Negotiations between government officials and representatives of the country’s international creditors continued late into the night Monday ahead of a scheduled assessment of Greece’s progress by the Euro Working Group on Tuesday.
The EWG is not expected to give the green light for the release of a 2-billion-euro tranche of rescue loans and another 10 billion euros in funding for the recapitalization Tuesday as the measures must be agreed on with creditors and approved in Greece’s Parliament.
Despite the delay, government sources aim to submit a draft of the remaining prior actions linked to the 2-billion-euro tranche to the House by tomorrow with a vote slated for Thursday.
The aim is for a scheduled EWG on Friday to approve the release of the funding, which is crucial to keep Greek state coffers from running dry and to allow the recapitalization of Greek banks to proceed.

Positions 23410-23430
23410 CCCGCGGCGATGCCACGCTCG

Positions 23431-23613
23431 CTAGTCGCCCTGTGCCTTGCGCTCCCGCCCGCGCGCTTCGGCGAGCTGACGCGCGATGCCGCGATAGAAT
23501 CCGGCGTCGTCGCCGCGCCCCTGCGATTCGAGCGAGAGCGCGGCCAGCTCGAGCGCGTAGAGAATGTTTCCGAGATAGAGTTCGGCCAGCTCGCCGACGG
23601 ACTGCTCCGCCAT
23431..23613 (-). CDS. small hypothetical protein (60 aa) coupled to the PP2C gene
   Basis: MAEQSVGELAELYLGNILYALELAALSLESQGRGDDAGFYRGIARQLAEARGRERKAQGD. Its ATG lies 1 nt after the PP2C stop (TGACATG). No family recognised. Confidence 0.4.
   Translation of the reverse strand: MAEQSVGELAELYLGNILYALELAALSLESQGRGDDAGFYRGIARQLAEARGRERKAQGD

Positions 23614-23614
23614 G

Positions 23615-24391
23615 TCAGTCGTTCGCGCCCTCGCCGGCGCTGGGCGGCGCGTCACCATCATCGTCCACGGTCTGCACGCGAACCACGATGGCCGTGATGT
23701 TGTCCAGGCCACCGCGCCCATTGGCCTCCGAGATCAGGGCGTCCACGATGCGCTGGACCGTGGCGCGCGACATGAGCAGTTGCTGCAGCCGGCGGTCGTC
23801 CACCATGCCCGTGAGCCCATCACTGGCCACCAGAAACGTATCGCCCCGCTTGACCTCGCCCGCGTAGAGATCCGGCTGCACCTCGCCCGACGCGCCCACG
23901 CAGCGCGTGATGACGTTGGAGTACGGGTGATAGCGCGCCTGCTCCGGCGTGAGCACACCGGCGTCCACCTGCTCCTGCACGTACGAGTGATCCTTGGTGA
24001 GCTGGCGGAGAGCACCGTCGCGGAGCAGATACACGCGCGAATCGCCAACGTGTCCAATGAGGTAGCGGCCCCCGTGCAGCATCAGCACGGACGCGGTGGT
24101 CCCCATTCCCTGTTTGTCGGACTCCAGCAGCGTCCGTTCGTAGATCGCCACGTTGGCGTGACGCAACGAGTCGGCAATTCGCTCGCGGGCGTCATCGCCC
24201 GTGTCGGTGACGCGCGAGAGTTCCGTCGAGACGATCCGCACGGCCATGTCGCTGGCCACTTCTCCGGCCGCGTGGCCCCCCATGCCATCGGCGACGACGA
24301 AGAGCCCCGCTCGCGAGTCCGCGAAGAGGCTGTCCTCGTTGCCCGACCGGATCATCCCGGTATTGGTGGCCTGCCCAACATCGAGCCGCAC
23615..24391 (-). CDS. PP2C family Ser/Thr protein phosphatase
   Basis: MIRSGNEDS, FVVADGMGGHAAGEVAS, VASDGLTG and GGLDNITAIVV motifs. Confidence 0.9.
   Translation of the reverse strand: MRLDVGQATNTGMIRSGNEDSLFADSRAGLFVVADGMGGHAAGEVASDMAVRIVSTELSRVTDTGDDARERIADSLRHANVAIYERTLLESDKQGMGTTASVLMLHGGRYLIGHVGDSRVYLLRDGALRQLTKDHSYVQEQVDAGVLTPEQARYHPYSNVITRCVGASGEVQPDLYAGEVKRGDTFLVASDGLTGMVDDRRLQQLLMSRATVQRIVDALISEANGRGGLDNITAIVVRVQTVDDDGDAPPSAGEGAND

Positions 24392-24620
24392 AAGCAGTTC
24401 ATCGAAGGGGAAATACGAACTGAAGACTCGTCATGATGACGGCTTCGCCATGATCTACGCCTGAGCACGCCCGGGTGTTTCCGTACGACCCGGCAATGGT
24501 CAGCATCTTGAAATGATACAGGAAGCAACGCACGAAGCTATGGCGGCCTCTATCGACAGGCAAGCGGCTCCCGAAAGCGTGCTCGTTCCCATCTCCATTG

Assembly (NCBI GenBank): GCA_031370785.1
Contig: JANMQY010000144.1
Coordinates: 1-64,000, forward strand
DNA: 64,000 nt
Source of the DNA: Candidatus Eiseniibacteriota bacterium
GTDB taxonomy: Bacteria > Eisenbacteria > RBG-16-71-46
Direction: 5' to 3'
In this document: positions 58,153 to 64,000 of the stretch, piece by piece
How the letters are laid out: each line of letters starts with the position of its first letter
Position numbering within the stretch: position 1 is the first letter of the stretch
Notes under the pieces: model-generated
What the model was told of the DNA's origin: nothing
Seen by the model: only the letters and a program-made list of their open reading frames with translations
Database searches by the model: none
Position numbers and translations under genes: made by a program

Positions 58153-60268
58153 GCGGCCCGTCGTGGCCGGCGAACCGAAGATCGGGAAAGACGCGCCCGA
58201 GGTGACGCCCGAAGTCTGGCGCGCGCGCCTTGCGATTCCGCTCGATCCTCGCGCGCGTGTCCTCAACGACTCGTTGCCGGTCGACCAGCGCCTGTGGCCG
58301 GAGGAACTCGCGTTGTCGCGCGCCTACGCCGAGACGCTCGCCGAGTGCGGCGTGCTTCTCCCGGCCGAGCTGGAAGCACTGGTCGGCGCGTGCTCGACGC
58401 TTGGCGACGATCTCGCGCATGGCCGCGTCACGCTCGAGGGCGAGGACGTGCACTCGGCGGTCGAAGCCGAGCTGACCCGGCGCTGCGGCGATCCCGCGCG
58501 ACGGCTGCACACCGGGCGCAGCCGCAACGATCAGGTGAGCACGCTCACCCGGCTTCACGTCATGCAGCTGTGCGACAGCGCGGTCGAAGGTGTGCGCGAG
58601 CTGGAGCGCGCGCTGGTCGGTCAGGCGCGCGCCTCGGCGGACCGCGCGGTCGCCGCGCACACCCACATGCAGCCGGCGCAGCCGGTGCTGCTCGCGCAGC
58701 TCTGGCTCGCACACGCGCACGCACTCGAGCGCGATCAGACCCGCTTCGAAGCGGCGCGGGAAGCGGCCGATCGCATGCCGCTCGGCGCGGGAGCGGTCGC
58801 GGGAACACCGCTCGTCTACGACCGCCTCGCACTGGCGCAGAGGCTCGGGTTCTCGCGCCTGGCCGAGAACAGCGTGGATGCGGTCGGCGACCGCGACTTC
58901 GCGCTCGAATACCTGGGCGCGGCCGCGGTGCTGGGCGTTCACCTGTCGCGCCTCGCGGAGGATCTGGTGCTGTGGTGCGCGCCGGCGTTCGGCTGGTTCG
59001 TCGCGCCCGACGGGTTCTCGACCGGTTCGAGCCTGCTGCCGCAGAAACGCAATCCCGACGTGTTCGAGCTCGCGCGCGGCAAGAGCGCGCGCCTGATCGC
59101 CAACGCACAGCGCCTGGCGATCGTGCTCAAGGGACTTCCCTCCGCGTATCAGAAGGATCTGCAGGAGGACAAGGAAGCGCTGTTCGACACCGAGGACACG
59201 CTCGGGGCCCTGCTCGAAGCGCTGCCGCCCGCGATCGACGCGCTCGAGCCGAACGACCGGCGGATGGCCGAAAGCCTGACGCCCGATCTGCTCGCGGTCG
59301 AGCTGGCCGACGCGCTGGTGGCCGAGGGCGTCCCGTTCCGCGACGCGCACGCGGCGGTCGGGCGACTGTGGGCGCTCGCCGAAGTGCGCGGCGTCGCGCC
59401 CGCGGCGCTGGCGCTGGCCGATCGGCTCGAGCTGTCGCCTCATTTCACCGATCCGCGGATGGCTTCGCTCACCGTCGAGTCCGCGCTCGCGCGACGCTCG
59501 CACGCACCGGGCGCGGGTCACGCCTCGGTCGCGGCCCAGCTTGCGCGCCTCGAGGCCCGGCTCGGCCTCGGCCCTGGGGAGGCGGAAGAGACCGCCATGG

On Monday night, however, Greek officials and foreign envoys were locked in talks in a bid to thrash out a compromise on pending issues.
According to sources, the two sides made significant progress in bridging their differences on the thorny issue of foreclosures and the protection of primary residences. Though there appears to be an agreement to protect a minimum of 25 percent of homeowners from losing their properties if they do not keep up with mortgage repayments, the aim is to introduce additional criteria that would lead to this protection extending to up to around 60 percent of mortgage holders.
Earlier in the day, foreign auditors had expressed doubts about Greek claims that some 540 million euros can be raised by imposing a small tax on games of chance (a measure intended to replace revoked plans for a value-added tax on private education). However, Greek officials presented them with additional data and the matter is understood to have been resolved.
Foreign envoys are to remain in Athens for a while longer to draw up a second list of prior measures which is linked to another 1 billion euros in loans. It is expected to comprise tougher measures including higher taxes on farmers.